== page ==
Should I pay off a commercial loan principal monthly or invest the extra capital?
I own a real estate investment property that, after expenses, has a net cashflow every month of about $1,500. I have a mortgage principal balance of approximately $375,000 with a fixed interest rate of 4.5 percent until January 2026 when I have a balloon payment of $262,000. Is it better for me to use the excess cash to pay down the principal by $1,000-$1,500 per month so that when my balloon payment is due I owe much less? Or is it better to take the cash and invest it for the next seven years so I can use that cash to payoff the loan in seven years? Which option would give me a better return?
Without knowing specifics on this property, the market, or your other investment opportunities, I tend to think that you should take the money out of the property now in the form of profit and dedicate those funds to other investments or for a rainy day. In paying down the loan balance you are putting your cash back into this investment and not diversifying away from it. 4.5% debt due in eight years doesn't sound so bad in the world of commercial loans for a cashflowing property.
The best case scenario with healthy real estate is that your down payment is the total amount of YOUR cash invested. From that point on, all expenses are covered by the tenant and you recover your investment through cash flow, appreciation and debt paydown (all paid by rents).
While the balloon might seem daunting, so long as you have solid tenant cash flow it shouldn't be an issue to refinance the property when the balloon comes due. Either way, it sounds like you have options and there's no perfect answer here. Perhaps hedge your bet with paying a little extra, socking some away, and investing some elsewhere hopefully above a 4.5% annual return.
There are a lot of factors to consider when focusing on real estate investing and decisions should be made carefully. If you used the 1500 every month to payoff principal you would basically cut your balloon payment in half. At roughly $131,000 this is still a relatively high payment and if you do not have the source of funds would need to refinance or sell the asset.
Investing the money can be risky, especially when the money is going to be used to payoff a debt. While investing for the long term is a good thing, but debt complicates the situation.
I would recommend having an analysis done on the investment property and debt profile so that you have the proper information to make the right decision.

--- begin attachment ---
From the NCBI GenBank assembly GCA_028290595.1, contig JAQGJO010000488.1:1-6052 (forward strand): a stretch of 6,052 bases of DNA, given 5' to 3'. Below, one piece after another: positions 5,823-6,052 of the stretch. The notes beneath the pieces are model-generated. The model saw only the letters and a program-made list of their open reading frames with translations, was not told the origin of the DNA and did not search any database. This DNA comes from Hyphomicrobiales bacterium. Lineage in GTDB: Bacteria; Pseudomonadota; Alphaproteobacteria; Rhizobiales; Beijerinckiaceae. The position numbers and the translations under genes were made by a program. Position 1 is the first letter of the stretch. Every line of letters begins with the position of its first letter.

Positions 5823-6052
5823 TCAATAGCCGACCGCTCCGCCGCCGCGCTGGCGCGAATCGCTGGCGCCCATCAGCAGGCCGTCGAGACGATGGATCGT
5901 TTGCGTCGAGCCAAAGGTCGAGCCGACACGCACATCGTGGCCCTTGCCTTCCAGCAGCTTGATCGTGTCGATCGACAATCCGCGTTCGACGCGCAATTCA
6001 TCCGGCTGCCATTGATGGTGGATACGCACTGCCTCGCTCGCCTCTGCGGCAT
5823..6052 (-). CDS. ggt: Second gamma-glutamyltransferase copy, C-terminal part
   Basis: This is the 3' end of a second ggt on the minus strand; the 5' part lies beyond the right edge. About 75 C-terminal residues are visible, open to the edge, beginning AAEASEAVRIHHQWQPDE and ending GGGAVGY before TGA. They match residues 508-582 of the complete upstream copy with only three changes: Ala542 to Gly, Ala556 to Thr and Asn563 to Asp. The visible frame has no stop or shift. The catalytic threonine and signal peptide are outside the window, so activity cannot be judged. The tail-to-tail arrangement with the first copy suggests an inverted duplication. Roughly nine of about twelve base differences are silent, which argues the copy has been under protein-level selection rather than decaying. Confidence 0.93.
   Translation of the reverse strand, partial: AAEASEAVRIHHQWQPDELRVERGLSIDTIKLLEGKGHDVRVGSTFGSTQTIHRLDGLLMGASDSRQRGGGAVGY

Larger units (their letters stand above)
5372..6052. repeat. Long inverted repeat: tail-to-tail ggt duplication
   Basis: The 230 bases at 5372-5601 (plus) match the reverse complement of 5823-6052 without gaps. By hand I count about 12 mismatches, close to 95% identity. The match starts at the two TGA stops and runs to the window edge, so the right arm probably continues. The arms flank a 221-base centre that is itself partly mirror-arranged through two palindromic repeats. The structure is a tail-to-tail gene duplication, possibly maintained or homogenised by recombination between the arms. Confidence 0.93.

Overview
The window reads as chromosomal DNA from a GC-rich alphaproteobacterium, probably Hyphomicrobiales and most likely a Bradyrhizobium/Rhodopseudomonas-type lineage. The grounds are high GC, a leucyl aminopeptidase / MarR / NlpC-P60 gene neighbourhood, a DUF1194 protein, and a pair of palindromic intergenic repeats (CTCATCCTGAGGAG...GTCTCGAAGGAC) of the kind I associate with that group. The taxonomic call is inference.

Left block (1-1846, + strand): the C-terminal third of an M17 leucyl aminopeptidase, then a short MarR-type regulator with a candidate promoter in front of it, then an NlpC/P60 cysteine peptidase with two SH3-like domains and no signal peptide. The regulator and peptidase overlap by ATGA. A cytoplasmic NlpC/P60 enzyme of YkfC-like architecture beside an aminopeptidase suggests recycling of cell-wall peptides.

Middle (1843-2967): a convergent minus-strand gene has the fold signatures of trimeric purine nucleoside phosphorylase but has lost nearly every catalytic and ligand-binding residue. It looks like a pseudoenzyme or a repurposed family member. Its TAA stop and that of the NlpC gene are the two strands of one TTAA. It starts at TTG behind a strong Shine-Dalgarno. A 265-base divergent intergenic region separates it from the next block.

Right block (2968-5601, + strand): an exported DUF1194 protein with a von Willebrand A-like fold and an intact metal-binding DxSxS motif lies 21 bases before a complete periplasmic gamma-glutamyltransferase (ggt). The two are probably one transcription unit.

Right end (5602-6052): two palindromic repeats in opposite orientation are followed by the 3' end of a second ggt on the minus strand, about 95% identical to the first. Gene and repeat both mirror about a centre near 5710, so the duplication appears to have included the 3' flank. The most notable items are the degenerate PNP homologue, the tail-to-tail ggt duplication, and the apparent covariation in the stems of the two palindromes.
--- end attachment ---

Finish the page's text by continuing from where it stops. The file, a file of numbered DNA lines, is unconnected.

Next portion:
This is purely a question of your risk tolerance. If you pay excess cash on the principal each month you are guaranteed a 4.5% return. (Notice the word guaranteed.) Investments are not guaranteed and the greater the amount of risk taken usually the greater potential return you will receive. Stocks have averaged 10% over the long periods of time (20+ years), Bonds have averaged 6% over the long periods of time. You are talking about 7 years. You might do better than 4.5% or you might not. It all comes back to your personal tolerance for assuming risk. Good luck.
I would encourage you to seek out a “Fee only” independent Registered Investment Adviser (RIA). RIA’s are fiduciaries and will have your best interest at heart. Find one who is a Certified Financial Planner professional ™ (CFP®). You can find advisers at the following websites:
National Association of Personal Financial Advisors - https://www.napfa.org/financial-planning/how-to-find-an-advisor
Financial Planners Association - http://www.plannersearch.org/
The answer depends on if you have sufficient cash to pay down the balloon loan when it’s due. Investing in a long term definitely produces a better return than having cash stashed in a checking account. However, no one can guarantee you will have the return (principal plus earning) when you need it.
Thus, here are some considerations:
1) Lock in a fixed term so you don’t have to worry about the potential lump-sum due.
2) If you want to get rid of the debt fast, check out a 15-year loan.
3) Make sure you have the emergency funds set up before using the extra monthly cash to pay down the mortgage.
4) Consult with a financial planner to review your cash flow to see if there’s any extra you can put into your retirement account. Ideally you want to have your investments in three different tax locations: a) taxable income, which is your earning and rental income. b) tax-deferred, which is your traditional 401k. c) tax-exempt, which is your Roth IRA. Based on your financial status, ask the planner to recommend what you need to make up and how much. Best!